Best Time to Visit Pinnacles National Park

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Best Time to Visit Pinnacles National Park is the smallest national park in California. It’s in Central California east of the Salinas Valley, about 80 miles southeast of San Jose. Pinnacles National Park’s location gives it a mild climate you can enjoy year-round, but there are better times than others when you should visit Pinnacles National Park. Today, we discuss the best time to visit Pinnacles National Park and what you should do while you’re there.

Best Time to Visit Pinnacles National Park

You can visit Pinnacles National Park year-round. It has a mild climate that makes the winter bearable enough to enjoy being outside. Pinnacles National Park can get hot in the summer, so the best time to visit Pinnacles National Park is between October and May.

Tourist Season

The busiest months in Pinnacles National Park are the cooler seasons (fall, winter, and spring) that cover October to May every year. Summer is the off-season for Pinnacles National Park because it can get so hot. This doesn’t mean that there won’t be people visiting the park in the summer, but the time to visit to get the best experience will be the cooler months between October and May.


Pinnacles National Park has a mild climate that makes the winter months enjoyable. With that said, the summer months can get extremely hot, which is why they are often less busy with tourists than the fall, winter, and spring months. It can easily reach 100 degrees Fahrenheit during the hottest summer months of July and August.

During the fall from October to December, the daily high temperature ranges from about 60 to 78 degrees Fahrenheit. In October, the high is often in the 70s, while the high temperatures in November and December will be in the 60s.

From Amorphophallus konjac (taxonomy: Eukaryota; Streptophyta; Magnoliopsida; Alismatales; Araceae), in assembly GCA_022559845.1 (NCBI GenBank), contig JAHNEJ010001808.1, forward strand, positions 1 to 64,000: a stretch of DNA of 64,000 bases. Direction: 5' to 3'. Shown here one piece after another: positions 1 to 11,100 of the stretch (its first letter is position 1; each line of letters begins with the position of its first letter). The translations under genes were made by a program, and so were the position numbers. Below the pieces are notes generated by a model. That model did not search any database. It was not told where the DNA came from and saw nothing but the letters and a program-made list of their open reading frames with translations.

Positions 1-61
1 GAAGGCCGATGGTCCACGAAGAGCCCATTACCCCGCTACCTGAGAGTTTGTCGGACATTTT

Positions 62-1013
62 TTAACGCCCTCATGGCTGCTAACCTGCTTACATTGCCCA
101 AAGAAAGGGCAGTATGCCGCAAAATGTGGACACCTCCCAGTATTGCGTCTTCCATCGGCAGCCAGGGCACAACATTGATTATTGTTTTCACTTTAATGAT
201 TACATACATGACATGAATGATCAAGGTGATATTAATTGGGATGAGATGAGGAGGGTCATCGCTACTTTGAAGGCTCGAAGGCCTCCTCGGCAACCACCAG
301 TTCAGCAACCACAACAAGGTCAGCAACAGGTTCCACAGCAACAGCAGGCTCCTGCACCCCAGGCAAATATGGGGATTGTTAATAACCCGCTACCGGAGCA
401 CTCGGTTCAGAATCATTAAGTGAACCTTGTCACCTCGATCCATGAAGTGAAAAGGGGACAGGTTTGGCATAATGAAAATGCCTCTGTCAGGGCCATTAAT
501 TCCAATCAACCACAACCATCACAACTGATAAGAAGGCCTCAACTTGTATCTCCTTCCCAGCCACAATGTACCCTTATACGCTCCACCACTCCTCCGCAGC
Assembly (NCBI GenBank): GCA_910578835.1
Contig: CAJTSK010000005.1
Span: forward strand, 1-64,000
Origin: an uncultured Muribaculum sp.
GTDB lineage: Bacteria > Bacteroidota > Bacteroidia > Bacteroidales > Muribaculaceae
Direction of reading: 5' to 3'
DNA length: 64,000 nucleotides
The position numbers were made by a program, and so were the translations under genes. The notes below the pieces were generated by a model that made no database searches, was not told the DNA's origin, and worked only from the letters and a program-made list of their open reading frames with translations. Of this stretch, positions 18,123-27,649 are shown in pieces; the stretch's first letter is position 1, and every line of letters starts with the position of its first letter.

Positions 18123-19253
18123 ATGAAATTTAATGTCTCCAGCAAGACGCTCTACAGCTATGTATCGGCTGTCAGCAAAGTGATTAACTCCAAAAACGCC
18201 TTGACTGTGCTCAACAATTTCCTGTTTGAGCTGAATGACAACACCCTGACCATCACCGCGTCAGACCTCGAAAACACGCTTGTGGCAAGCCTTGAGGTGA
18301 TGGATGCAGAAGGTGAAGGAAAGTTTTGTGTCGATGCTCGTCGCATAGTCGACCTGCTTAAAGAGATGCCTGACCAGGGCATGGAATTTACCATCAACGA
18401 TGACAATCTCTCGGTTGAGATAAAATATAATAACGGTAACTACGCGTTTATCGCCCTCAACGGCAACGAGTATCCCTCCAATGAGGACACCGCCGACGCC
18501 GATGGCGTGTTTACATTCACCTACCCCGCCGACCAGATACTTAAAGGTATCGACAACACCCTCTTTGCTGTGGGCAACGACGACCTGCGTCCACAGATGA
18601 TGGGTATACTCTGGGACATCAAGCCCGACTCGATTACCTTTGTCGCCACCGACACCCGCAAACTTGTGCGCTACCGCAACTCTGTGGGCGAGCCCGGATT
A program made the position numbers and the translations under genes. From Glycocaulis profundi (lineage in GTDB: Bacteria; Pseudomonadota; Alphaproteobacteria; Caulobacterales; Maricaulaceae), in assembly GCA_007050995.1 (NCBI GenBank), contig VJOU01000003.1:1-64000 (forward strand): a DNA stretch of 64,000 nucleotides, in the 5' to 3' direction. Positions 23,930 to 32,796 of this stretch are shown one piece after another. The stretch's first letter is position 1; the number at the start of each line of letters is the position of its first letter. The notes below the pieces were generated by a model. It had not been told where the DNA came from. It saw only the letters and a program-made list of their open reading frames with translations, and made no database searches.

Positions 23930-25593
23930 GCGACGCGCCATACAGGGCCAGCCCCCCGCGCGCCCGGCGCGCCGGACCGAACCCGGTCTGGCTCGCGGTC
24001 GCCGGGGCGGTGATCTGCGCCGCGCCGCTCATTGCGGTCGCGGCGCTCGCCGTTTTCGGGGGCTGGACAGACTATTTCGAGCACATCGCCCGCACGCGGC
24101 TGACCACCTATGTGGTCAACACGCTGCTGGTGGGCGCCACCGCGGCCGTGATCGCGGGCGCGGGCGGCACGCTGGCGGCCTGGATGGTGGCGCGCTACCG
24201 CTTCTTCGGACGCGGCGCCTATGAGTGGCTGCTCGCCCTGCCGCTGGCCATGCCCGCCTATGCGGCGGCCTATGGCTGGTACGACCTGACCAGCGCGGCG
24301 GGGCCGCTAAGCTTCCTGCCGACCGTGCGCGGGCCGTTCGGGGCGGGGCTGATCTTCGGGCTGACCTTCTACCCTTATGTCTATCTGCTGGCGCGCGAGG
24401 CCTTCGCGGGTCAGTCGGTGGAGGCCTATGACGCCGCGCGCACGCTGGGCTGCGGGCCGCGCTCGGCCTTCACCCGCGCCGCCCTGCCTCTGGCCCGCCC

During the winter months of January to March, the daily high temperature ranges from about 60 to 65 degrees Fahrenheit. The low temperatures in winter are still relatively mild, typically staying above freezing in the 30s. Because of this, Pinnacles National Park very rarely gets snow. This makes it easy and comfortable to enjoy outdoor activities like hiking and bird-watching in Pinnacles National Park throughout the year.

During the spring months from April to June, it starts to warm up. April and May are comfortable with high temperatures that range from about 70 to 78 degrees Fahrenheit, while June typically reaches highs in the 80s.

July, August, and September have highs that average in the 90s. September is only slightly cooler with an average high temperature in the upper 80s. This is why the most comfortable and popular time to visit Pinnacles National Park is between October and May.

Getting To and Around Pinnacles National Park

Pinnacles National Park View

If you enter Pinnacles National Park into your GPS, you may receive instructions to one of two entrances. It’s important to know where those entrances are and what the differences are between those two entrances.

Pinnacles National Park’s west entrance is on California State Route 146 East. California State Route 146 East connects the town of Soledad to Pinnacles National Park, so if you’re coming from Soledad or western California, you’ll likely enter the park through the west entrance.

The east entrance to Pinnacles National Park is on California State Route 146 East via California State Route 25 near Hollister. When using the east entrance, we recommend parking at the Moses Spring Parking Area. The Moses Spring Parking Area gives you the best access to the trails that get you up to the Pinnacles.

The Moses Spring Parking Area can fill up quickly, so try to get there early. If you cannot park at the Moses Spring Parking Area, try the Bear Gulch Day Use Area, which is the next closest parking area and near the Bear Gulch Cave. From there, the parking areas get further from the pinnacles trailheads. Parking at the Manzanita Parking Area, Peaks View Parking Area, or the Old Pinnacles Parking Area will put you the furthest from the pinnacles trailheads.

No road runs through the park. You will have to park at one of the parking areas and hike to the other side of the park to access the park, so it is important to know which entrance you should choose when arriving at Pinnacles National Park.

What to Do in Pinnacles National Park

Pinnacles National Park is the smallest national park in California, but that doesn’t mean there’s not much to do. Pinnacles National Park is the ideal park to visit in central California if you like hiking, camping, rock climbing, and even wine tasting!

The Pinnacles

The Pinnacles are what Pinnacles National Park is named after. The Pinnacles are remnants of an extinct volcano that shifted from its original position on the San Andreas Fault. The peaks and valleys of the Pinnacles are from millions of years of wind and water erosion.